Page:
All that scripts must be downloaded and most of the time they are “blocking” resources. That means the browser must download them to show the page. But most of them are not need to display the page, only to interact with the user actions.
So they could be downloaded after the page has been rendered: it’s a part of the web performance issues.
All modern browser accept an indication to download those script “later” or asynchronously. But scripts are usually added with a WordPress standard system, named script queuing. This is a good practice since it avoids duplicates and conflicts.
WordPress does not allow to add an “async” directive to the queued script, so they are always blocking resources to download.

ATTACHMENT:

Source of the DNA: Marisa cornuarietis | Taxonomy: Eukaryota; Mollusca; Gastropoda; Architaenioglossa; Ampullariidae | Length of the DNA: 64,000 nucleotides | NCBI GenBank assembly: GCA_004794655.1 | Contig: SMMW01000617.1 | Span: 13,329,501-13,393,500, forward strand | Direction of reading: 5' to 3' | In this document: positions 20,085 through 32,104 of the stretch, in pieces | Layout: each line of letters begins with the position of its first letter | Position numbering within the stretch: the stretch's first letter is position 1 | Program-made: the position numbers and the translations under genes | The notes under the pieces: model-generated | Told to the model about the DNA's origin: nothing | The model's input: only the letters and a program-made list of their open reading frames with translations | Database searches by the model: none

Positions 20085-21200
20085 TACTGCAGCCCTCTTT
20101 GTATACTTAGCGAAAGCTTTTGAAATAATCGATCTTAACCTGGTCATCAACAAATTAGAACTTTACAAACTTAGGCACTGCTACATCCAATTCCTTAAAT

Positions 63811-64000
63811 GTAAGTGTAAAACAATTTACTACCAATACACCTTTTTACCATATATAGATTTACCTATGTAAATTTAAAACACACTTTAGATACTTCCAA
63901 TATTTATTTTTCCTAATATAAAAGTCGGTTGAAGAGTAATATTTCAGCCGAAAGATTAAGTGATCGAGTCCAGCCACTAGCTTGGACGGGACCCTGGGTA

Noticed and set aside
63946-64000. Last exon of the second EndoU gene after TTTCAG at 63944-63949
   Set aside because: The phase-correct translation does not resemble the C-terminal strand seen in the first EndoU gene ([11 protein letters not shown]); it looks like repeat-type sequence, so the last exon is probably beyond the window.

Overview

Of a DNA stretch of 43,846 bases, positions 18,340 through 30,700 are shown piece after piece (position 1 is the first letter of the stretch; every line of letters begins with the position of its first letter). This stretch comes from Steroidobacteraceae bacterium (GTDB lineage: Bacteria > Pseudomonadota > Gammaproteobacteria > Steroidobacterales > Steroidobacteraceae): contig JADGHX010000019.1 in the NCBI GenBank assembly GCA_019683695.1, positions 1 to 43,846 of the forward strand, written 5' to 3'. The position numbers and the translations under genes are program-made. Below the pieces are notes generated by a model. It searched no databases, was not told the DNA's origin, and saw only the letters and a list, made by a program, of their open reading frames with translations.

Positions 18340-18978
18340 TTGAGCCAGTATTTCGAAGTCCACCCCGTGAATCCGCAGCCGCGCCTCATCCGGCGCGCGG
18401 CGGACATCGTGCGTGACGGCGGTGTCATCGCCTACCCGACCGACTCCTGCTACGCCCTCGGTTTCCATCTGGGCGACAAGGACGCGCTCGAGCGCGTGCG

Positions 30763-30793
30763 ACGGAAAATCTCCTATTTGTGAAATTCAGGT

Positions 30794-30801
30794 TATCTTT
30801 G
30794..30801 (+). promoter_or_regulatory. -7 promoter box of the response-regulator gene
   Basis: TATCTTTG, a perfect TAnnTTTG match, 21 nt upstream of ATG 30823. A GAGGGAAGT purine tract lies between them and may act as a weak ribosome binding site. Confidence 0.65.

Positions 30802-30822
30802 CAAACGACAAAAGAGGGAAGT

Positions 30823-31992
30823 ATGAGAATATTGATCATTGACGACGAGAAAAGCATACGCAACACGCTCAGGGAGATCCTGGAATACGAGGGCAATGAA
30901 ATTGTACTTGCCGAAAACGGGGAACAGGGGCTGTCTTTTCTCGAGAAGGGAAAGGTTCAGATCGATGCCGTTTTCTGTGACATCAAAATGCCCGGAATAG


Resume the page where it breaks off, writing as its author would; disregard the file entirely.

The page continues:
Asynchronous loading is useful but must be used with care for a series of technical reasons. But stated you are a diligent coder, you could add selectively an “async” to script that can effectively loaded in this fashion.
To compensate this gap of WordPress I added to Header and Footer a nice feature: you can list a series of script (by WordPress handle name) that must be force to be async. Using it with care, you can improve the loading experience of your blog web pages and get a better rank on page speed tools.
Which script to load asynchronously is up to you, but Header and Footer helps in finding the handle names: activating the debug feature and looking at the page source, before every script there is an HTML comment with its handle name.
Surely you would make async the “comment-reply” script, the “akismet-form” and the
“admin-bar”. I left the list of handles empty to avoid problems, since every theme is different.
Note that you must not add “jquery” as asynchronous!
There are many other script that cannot be loaded in async mode, so you should eventually make experiments.